The Friday Report: March 23rd, 2018

Quick wrap up of a few hot topic newsworthy stories in the supply chain logistics industry

Cold Storage Warehouse Growth Fueled by Consumer Shopping Habits & Expectations

The food supply chain is changing.  Between the increase in consumers shopping online for reasons of convenience and changes in taste and food preferences, consumer behavior and expectations are changing the food supply chain and the cold storage warehouse industry along with it.  Food producers and retailers are being forced to change the way they do business. Because consumers prefer fresh, locally sourced foods and desire quick food delivery, refrigerated warehouses and food production facilities need to be positioned closer to populated areas.

Online grocery sales topped $19 million, 3% of 2017 grocery sales.  By 2024, online sales of grocery items are expected to exceed 13%, $100 million according to data from FMI/Nielsen.  According to CRBE research on the U.S. market, accelerating online sales are driving up the potential for an increase of 35 million square feet of cold storage warehouse space.  The anticipation is that food goods will need to be repositioned from brick and mortar retail stores to warehouses and distribution centers over the next 7 years.

The cost of building a refrigerated warehouse tends to be two to three times that of building a conventional ambient warehouse.  Maximizing the return on the investment of refrigerated warehouse space is crucial to the success of the facility.  Today, cold storage warehouses are built for much more than simple storage of food products. Many cold storage warehouse operators act as 3PLs and provide optional value-added services including packing, labeling, light processing of goods and other services. This helps them to defray facility operation costs while providing valuable add on services that can save the customer money.

This 3PL flexible cost model can be ideal for customers in the food industry.  Using a cold storage warehouse can elimaddonthe costly investment in infrastructure, assets and a workforce and enable them to take advantage of the economies of scale and expertise of a seasoned refrigerated warehouse operator.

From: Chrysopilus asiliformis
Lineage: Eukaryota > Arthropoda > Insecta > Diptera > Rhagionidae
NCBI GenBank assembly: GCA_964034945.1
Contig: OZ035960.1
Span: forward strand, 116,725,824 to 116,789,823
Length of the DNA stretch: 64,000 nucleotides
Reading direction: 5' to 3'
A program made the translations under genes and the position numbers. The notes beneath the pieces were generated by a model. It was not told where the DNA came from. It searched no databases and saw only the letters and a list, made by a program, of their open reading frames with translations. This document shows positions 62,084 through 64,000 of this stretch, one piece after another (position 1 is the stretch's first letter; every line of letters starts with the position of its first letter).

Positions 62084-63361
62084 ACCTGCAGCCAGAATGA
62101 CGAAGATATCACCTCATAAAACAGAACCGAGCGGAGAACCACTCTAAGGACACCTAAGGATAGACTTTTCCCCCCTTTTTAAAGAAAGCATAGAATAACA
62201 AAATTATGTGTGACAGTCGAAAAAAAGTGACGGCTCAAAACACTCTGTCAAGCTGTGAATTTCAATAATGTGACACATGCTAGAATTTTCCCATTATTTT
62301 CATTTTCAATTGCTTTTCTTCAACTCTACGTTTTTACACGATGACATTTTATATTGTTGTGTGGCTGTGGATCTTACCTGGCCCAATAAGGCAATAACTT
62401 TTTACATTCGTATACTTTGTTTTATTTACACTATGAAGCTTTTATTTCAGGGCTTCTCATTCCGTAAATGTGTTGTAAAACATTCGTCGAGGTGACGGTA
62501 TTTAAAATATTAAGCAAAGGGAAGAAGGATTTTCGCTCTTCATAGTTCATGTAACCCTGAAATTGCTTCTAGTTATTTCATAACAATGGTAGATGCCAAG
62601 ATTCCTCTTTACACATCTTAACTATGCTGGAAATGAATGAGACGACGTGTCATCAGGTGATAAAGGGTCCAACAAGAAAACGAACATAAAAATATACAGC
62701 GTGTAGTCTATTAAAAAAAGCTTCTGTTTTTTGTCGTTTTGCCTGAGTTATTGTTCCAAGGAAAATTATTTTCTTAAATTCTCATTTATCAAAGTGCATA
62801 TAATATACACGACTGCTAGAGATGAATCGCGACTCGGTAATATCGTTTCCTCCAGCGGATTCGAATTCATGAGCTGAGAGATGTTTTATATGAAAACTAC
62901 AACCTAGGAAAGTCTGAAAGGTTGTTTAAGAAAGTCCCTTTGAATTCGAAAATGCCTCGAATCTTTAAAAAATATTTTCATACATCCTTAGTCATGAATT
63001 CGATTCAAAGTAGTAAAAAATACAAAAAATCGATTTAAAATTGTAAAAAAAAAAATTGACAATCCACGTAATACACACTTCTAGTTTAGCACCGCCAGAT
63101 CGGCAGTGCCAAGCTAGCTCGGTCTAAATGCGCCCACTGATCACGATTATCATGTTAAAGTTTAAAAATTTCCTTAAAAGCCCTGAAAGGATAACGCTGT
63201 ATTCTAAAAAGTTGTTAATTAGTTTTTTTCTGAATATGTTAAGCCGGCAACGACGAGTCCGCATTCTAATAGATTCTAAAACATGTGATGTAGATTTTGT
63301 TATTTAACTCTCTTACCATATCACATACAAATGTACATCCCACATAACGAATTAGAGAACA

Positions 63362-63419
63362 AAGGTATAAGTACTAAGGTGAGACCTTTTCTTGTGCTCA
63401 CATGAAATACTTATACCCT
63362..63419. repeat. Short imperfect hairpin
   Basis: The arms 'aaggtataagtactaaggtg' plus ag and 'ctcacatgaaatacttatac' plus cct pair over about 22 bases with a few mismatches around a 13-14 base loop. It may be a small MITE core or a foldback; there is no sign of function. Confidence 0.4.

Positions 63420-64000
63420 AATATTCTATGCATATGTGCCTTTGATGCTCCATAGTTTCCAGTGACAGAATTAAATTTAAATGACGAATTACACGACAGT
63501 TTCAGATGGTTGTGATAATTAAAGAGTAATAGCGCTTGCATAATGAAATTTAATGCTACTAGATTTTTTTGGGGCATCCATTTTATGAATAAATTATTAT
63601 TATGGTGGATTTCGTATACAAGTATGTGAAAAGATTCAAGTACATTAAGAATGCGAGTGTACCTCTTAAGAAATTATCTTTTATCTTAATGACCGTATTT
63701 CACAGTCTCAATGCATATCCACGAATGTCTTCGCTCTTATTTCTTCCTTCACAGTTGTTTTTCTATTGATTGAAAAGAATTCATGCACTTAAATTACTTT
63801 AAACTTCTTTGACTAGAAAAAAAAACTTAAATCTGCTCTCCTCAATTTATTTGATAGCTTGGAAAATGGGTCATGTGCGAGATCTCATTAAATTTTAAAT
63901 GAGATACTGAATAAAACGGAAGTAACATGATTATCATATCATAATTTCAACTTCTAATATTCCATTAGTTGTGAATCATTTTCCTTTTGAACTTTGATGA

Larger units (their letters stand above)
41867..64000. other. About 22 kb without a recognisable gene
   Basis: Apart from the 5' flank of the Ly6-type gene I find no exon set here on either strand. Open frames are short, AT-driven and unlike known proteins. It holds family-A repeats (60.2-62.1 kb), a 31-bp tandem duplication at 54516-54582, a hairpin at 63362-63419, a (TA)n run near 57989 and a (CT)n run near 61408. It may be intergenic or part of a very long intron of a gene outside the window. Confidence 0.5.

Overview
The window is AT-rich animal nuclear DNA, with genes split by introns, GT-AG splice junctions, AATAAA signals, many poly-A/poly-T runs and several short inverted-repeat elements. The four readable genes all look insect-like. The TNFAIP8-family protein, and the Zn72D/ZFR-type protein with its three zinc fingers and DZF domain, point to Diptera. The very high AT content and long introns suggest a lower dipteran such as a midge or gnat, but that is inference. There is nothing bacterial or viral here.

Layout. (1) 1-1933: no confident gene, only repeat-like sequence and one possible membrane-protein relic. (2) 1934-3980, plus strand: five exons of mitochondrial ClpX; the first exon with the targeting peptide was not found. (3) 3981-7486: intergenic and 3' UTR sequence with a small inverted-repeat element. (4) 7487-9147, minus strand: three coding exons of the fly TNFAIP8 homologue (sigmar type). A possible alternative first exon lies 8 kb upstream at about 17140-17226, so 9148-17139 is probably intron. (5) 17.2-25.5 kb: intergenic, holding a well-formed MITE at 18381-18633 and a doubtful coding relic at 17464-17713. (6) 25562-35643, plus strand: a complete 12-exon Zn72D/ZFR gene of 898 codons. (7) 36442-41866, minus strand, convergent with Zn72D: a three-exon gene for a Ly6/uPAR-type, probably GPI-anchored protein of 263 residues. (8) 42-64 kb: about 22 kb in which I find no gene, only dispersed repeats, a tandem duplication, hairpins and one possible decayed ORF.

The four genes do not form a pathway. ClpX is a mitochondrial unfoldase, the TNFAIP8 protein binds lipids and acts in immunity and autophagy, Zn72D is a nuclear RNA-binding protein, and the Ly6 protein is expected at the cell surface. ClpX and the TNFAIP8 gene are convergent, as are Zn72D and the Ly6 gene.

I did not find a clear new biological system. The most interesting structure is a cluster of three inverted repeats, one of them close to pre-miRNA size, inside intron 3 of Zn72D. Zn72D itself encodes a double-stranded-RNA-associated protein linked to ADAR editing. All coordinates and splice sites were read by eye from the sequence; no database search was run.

Using Blockchain to Secure the Pharmaceutical Supply Chain from Counterfeit Drugs

Counterfeit drugs, which can be name brand or generic have now surpassed the value of illicit narcotic drugs.  These “fake” pharmaceuticals may contain no active ingredient, harmful ingredients, the wrong ingredients, ingredients in the wrong concentration, ingredients in the wrong dosage or drugs past their expiry dates.  Counterfeit drug medications can result in unexpected side effects, reduced treatment effectiveness or even death for consumers.

Global microbial resistance may also be partially attributed to the incidence of counterfeit pharmaceuticals which contain a reduced dose of active ingredients that fight infectious disease. Counterfeit medications have contributed to antibiotic-resistant forms of shigella, tuberculosis, salmonella and cholera.

To help secure the global pharmaceutical supply chain, both the EU and the U.S. have initiated legislation which requires an electronic system to trace and authenticate medicine products as they move through the supply chain. 

Due to the complexity of the issues and the lack of an interoperable solution, some people are advocating the use of blockchain to help solve this problem.

Even though blockchain technology is still in its infancy, it holds tremendous promise.  Using strong encryption, blockchain is built with a time-stamped chronological chain of blocks in which the blocks are records of transactions.  A decentralized, transparent system which relies on a peer-to-peer network, blockchain does not reside on a centralized database but rather acts as a distribution transaction ledger.  Using blockchain, the pharmaceutical supply chain will be able to trace drugs from the manufacturer to consumers.  Use of blockchain would engender more consumer trust and reduce costs.

Reverse Logistics Can Result in Secondary Profits

According to the National Retail Federation, holiday sales reached nearly $692 billion in only the last two months of last year.  Did you know that the rate of returns for e-commerce retailers is typically 15-30%?  Less than half of returned merchandise is resold by retailers, usually at a discount and another 5 billion pounds of returned merchandise is simply thrown away.  This is because the cost of transportation, restocking and reselling the returned merchandise exceeds that of disposal.  Some goods end up on the secondary retail market.

The reverse supply chain is the busiest in January and February due to holiday returns.  Merchandise is acquired by resellers through liquidation sites and steep discounts so that they can absorb the costs but still turn a profit.

The huge volume of merchandise returns is fueling the growth of the reverse supply chain.  Online liquidators, retail outlets and value retailers are big business and actively working to solve the problem of ballooning returns.

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